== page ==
the top picture.

Last week I was lucky to buy a different variation of
Thomason's narrow barrel corkscrew design on
ebay. It arrived today.

It's really different from the example that I bought
from Wally. It has a longer, slimmer barrel, a small,
less concave button which has no decoration
underneath. The handle has a plate, finial &
hanging ring. The markings are also slightly
different. The new arrival is marked "Thomasons
Patent Ne Plus Ultra", the example I bought from
Wally is marked Thomson P Ne Plus Ultra".

Oooh Geeky interesting!

With Thomason declaring he manufactured
140,000 corkscrews during the 14 years of the
patent protection I guess it is no surprise of the
many slight variations we find. I have a few original
Thomason variants with minor differences such as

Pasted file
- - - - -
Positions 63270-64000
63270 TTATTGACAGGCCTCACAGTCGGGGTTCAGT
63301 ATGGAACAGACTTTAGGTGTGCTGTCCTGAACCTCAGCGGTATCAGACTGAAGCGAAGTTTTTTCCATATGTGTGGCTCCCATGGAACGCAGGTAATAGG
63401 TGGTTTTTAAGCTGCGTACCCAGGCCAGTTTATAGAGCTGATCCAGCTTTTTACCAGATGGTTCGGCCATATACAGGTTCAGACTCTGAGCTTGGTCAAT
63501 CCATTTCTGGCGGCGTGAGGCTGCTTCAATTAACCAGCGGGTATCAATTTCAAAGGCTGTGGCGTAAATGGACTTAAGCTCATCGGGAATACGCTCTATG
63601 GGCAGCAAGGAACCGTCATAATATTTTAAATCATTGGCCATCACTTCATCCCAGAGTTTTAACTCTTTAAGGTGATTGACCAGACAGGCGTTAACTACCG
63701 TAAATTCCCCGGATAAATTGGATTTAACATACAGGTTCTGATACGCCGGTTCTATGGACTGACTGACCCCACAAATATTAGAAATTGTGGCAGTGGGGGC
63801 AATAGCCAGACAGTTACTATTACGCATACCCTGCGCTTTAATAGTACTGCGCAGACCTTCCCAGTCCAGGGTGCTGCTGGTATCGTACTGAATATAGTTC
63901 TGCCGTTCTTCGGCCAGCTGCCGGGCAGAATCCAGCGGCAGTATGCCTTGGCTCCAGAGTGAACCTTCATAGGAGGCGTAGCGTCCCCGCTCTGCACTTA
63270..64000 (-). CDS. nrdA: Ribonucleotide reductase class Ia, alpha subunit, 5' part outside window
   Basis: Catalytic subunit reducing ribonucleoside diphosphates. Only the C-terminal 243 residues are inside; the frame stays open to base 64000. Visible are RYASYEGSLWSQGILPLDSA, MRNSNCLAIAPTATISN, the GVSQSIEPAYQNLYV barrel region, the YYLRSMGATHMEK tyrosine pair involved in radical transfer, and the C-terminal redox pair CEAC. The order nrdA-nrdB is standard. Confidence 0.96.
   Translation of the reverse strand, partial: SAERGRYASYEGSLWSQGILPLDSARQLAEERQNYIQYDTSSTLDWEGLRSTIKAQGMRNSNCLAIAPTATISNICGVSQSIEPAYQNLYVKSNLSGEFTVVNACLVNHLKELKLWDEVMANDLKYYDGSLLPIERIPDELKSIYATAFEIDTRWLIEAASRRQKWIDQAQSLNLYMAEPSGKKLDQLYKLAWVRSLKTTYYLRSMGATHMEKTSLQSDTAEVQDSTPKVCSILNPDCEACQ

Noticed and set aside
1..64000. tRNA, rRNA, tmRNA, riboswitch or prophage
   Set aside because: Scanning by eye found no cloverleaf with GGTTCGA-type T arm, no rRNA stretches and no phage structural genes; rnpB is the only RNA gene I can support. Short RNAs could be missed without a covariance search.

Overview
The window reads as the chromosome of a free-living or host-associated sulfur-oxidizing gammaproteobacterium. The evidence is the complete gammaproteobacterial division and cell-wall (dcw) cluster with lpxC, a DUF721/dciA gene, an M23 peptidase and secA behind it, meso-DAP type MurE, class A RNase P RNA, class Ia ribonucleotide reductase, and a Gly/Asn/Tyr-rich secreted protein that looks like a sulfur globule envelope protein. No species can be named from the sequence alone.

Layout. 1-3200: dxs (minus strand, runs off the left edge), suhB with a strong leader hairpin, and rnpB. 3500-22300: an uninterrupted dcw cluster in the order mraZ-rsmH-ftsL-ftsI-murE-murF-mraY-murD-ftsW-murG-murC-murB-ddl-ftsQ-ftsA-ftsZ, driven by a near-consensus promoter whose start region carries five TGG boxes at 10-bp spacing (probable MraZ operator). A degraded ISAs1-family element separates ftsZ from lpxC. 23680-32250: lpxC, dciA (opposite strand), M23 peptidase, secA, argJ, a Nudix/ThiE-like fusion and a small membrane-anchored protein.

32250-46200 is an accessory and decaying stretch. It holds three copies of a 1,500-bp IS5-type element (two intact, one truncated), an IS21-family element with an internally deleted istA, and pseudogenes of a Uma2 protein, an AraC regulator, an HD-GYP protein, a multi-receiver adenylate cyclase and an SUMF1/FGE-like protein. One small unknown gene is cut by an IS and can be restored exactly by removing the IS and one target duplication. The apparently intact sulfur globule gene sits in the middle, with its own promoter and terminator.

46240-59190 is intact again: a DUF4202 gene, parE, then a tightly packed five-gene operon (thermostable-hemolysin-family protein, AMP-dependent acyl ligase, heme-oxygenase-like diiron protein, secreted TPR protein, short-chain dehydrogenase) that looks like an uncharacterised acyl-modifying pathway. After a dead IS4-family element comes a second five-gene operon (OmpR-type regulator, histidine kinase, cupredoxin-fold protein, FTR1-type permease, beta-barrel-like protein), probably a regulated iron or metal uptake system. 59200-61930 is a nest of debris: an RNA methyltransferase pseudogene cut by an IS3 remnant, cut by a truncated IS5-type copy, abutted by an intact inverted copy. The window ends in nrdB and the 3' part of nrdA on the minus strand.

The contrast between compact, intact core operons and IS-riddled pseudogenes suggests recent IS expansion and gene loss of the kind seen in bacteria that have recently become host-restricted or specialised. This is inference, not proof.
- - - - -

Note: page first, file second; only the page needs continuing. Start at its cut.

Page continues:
different top handles & slight barrel design

Back to the narrow barrel design. It's interesting to
Steven Webb's excellent article that
considers which of the Thomason corkscrews is
the earliest. Steven, pictures a narrow barrel
corkscrew made by Thomas Read. It is marked
"Thomas Read Makers, Improved Coaxer".The
design is very similar to the example that I bought
from Wally but with less ribbed detail to the barrel.
Steven suggests that Thomason was likely
manufacturing the narrow barrel form prior to
the 1802 patent date. The reasoning, Thomas
Read died in 1803 when the narrow barrel
corkscrews were already in production & therefore,
Thomason narrow barrel corkscrews were likely
being manufactured at that time too.

Oh to get in a time machine to find out more. Check out my Sir Edward Thomason tribute song where I had a